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Posts Tagged ‘arts’

Snark Show

Lewis Carroll’s The Hunting of the Snark, written 1874-76 is the inspiration for a book and an exhibition by David Elliot.  In his book Snark Elliot has taken Carroll’s fantasy further, and his meticulous drawings depict the characters and possible circumstances of the original story.  For the exhibition Snark: A Victorian Odyssey at the Ashburton Art Gallery Elliot’s drawings and text are shown under glass and accompanied by Victorian artifacts which all add to the experience.  Some items are on loan from the Otago Museum.  Others are from Elliot’s own collection and often constructed by him.

In Elliot’s book the Snark story is told from the journal of Boots, one of ten characters whose names all begin with B.  The original journal is displayed in a glass case together with an antique bicorne hat and hatbox.  There’s a photo of a Victorian gentleman who was zoophagous, i.e. he ate only wild animals.  Further on we see a decidedly steampunkish Snark Cooker.

Snark Cooker

Other cases hold a Beaver, and his lace-making equipment.

Beaver

It’s suggested that the hunters’ voyage took them to Australasia, and the Borogoves are identified as being similar to a kakapo.  A Bird Chart estimates the size of a Jubjub bird, depicted alongside a moa (fossilised leg on display), and an Elephant Bird.  Elephant Birds, now extinct, once lived on Madagascar, and the name reminded me of Horton hatching the egg.

Art Gallery staff welcomed our group and are happy to show any visitors round the exhibition.  It will be on until 10 February, and is definitely worth the drive south.

‘Now Mister Elliot has made
a show which tells the tale
with artifacts and drawings that
depict a snark-‘type snail.’

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Florisugent is a new word I’ve learned.  It means nectar-sucking (of birds).  I wonder if I’ll ever be able to fit it into a Scrabble game?

There’s a florisugent mural on Lichfield Street behind the new Emergency Services Precinct.

I had to take the photo in two ‘bites’ to get it all in.  The mural’s by The Chimp, and certainly brightens up the street.

‘This new-found word describes them well
these charming birds au naturel.’

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Fetching Fantail

I like this ‘Bird’s Eye View’ by Sarah Greig.  On Sunday it was one of a number of artworks on display beside the Arts Centre Market.  I thought this might be part of the SCAPE festival, but it doesn’t seem to be mentioned in their programme.  Sarah is a local artist who work I admire.  In 2015 I blogged about her installation beside the Avon River.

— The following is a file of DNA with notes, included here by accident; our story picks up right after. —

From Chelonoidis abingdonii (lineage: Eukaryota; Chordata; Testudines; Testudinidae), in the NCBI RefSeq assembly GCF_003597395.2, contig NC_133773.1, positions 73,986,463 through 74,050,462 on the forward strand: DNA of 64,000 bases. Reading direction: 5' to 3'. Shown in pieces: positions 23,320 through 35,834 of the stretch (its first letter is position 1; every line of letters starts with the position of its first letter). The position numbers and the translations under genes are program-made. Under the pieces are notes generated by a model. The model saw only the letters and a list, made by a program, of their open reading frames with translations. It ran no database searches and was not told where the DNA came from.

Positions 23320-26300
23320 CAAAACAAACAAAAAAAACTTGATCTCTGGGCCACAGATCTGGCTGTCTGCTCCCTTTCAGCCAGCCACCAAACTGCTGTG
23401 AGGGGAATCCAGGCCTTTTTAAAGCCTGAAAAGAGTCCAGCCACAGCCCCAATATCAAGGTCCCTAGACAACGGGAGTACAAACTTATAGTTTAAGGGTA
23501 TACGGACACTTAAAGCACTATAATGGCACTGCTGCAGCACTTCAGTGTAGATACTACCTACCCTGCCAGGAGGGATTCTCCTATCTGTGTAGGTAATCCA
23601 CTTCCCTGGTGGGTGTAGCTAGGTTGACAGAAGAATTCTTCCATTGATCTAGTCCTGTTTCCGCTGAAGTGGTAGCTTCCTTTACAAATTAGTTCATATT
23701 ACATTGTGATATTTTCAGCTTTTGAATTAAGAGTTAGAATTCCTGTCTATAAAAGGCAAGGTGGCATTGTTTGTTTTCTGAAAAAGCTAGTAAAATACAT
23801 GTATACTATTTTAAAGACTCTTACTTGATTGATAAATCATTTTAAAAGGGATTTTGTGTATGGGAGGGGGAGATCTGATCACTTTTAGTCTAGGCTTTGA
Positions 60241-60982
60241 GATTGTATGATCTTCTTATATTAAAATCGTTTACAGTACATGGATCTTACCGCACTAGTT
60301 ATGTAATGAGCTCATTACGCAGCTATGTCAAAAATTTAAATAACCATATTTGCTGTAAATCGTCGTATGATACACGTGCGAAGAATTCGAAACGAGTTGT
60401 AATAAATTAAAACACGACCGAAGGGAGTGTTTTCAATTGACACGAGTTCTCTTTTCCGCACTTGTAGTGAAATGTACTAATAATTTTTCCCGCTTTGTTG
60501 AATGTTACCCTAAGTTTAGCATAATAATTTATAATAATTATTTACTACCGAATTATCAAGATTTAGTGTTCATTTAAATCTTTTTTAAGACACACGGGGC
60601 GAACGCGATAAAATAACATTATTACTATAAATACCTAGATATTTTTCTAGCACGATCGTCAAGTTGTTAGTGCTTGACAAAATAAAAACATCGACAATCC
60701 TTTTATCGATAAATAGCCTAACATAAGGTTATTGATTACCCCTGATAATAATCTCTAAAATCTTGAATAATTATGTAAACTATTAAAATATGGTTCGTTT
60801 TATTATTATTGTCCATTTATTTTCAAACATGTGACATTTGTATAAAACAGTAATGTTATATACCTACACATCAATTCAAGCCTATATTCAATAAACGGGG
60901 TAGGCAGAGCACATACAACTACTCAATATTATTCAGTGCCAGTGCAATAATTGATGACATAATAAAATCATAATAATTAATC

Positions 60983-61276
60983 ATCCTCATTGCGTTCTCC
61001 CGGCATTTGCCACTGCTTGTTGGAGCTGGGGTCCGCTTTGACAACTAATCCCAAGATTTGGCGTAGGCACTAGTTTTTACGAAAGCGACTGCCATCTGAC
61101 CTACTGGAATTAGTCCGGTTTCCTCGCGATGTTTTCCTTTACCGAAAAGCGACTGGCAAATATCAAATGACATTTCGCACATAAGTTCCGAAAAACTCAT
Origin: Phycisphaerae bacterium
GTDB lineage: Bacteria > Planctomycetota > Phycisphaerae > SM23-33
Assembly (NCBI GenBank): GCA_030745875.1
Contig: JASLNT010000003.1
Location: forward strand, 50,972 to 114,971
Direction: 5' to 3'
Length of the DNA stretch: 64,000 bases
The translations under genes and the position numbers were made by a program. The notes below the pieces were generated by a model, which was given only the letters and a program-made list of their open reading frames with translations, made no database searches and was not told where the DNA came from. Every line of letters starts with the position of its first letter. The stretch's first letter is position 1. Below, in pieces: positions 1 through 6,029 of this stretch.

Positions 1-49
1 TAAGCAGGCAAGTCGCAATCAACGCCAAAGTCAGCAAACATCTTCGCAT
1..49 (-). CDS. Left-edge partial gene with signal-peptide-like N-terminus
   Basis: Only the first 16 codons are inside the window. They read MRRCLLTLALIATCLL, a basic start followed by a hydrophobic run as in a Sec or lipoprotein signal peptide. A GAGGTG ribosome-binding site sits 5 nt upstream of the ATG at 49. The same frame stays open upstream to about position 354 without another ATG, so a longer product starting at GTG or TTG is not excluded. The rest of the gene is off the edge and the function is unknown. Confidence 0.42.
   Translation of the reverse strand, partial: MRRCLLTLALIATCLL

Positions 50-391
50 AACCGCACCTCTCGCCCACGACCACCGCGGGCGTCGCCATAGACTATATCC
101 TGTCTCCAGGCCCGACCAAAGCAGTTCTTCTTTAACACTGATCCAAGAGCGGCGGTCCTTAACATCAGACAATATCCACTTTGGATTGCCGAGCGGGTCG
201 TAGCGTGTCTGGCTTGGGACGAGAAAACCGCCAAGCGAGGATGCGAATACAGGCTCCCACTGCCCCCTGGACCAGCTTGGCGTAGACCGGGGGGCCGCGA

The Arts Centre Market will be open every Sunday, 10am-4pm, from now on.

‘To have such art displayed outside
gives it an audience that’s wide.’

 

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This Three Square Gyratory by George Rickey is displayed at the Arts Centre as part of the SCAPE Public Art 2018 Season.  I love kinetic sculpture, and this is a fine example.

The word gyratory refers to a circular or spiral motion.  When I was in the U.K. I was intrigued to find that their traffic roundabouts were called gyratories.

‘This sculpture is propelled with wind
by physics it is underpinned.’

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This rather fearsome mural is on the west wall of the Isaac Theatre royal, behind the Dance-O-Mat.  It’s signed Berst.  I think this must be Bobby ‘Berst’ Hung, who is a tutor at Unitec.  It’s colourful, but perhaps a little scary.

‘These purple monsters on the wall
could possibly make your skin crawl.’

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These poles on the corner of Worcester Street and Latimer Square intrigued me, so I went over to ask what was happening.

I found a group of Gap Filler people who are creating a living willow sculpture.  The concept had been designed by Ara students, and the finished work is expected to remain there for two years (or maybe longer if Fletchers take their usual time with building).  It’s all part of transitional plans for the East Frame.

This reminds me of a time many years ago when my brother, who was an amateur radio enthusiast, installed a tall willow pole as a mast outside his sleep-out.  This very quickly sprouted leaves and grew into a sizeable tree.  I’ll be most interested to see how the new living sculpture develops.

‘The willow tree is versatile
and can be planted sculpture style.’

 

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This beautiful sculpture by Neil Dawson graces the front wall of the Methodist Church National Office in Papanui.

The design is made up of dozens of doves flying upwards to reflect the shape of an unfurling flower, or a heart.  Where there are two doves together they look like angels.

It’s hard to photograph in the daytime because it’s silver on a pale wall, but I’m told that at night it is lit up and looks amazing.

“By symbolising peace, the dove
reflects the church’s way of love.”

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